Iran Nuclear NewsIran to press for recognition of 'nuclear rights' in...

Iran to press for recognition of ‘nuclear rights’ in talks

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AFP: Iran will press to have its “nuclear rights” recognised in talks with world powers who accuse Tehran of seeking atomic weapons, a foreign ministry spokesman told reporters on Tuesday.

TEHRAN, September 28, 2010 (AFP) – Iran will press to have its “nuclear rights” recognised in talks with world powers who accuse Tehran of seeking atomic weapons, a foreign ministry spokesman told reporters on Tuesday.

“Iran has announced its view points and readiness for talks with the P5+1. We are seeking to have Iran’s nuclear rights recognised in these talks,” Ramin Mehmanparast said at his weekly press briefing.

He said Iran’s chief nuclear negotiator Saeed Jalili was seeking to set “a date and venue” to meet EU foreign affairs chief Catherine Ashton, who represents permanent UN Security Council members and Germany — known as the P5+1.

President Mahmoud Ahmadinejad last week said an Iranian official may meet with Ashton in October “for preparatory work” in a new bid to open negotiations on Iran’s contested nuclear drive.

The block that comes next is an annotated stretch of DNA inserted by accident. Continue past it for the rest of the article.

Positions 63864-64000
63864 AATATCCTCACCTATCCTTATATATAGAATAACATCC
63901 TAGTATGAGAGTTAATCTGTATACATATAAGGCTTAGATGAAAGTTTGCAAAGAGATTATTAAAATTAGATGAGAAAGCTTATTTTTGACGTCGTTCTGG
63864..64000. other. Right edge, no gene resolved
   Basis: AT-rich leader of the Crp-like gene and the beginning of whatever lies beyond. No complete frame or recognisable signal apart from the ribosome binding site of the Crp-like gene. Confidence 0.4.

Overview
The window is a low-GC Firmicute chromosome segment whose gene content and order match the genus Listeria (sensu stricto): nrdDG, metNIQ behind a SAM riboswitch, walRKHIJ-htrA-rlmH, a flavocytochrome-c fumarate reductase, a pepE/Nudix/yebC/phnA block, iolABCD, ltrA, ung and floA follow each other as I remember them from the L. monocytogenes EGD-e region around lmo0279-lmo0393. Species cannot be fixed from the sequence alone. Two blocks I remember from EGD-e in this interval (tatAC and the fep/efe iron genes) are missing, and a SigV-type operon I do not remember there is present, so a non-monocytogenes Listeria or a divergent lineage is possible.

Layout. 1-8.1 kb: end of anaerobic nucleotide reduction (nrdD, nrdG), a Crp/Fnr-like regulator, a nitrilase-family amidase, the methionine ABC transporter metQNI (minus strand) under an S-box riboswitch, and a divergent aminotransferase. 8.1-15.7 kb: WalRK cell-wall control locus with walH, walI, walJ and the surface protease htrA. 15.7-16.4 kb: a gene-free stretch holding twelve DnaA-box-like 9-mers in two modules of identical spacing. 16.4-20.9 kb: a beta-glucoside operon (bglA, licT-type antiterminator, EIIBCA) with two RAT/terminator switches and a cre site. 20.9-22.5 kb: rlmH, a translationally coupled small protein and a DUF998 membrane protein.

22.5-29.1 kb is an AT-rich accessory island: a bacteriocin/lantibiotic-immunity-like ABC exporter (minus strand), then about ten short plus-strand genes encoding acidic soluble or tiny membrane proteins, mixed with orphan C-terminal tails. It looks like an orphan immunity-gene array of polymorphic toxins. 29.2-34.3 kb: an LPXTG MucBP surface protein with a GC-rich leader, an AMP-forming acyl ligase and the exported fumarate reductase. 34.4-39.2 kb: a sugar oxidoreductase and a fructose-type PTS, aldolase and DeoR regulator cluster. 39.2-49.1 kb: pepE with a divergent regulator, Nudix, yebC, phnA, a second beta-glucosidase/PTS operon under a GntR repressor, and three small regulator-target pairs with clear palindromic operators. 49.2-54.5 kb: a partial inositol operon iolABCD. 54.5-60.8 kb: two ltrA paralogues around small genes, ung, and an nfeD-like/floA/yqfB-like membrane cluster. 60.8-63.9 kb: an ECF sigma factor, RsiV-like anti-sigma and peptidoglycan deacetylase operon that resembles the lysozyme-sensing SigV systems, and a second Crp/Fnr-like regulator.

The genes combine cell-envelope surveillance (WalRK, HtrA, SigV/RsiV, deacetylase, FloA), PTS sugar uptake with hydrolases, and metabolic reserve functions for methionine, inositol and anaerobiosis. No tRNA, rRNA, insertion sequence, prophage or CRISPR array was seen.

“If Ms Ashton contacts the Iranian representative she can set a time for talks,” the Iranian leader told a press conference in New York.

He also said that “in October the representative of Iran will meet with one member of the P5+1 to decide the framework of talks.”

The six world powers – the United States, Britain, China, France, Germany and Russia – are leading the talks aimed at persuading Tehran to rein in its suspect nuclear programme.

But Ahmadinejad told the New York press conference that any talks with the Western powers, who accuse Iran of seeking a nuclear bomb, must be carried out on the principle of “justice and respect.”

The Iranian leader had also said that some members of the world powers had had contacts with Iranian Foreign Minister Manouchehr Mottaki on the sidelines of the UN General Assembly held last week.

He gave no details apart from saying there had been no contacts with the US government in New York.

In June, the UN Security Council imposed a fourth round of sanctions against the Islamic republic, which in turn said it would suspend talks until September.

In a statement last Wednesday the United States and the other five powers said they are seeking an “early negotiated solution” to the standoff.

Iran’s uranium enrichment work is at the centre of international concerns as the process can be used to make nuclear fuel as well as the core of an atom bomb.

Iran denies seeking nuclear weapons and has pressed on with enrichment, insisting it has a right to the process as a signatory of the nuclear Non-Proliferation Treaty.

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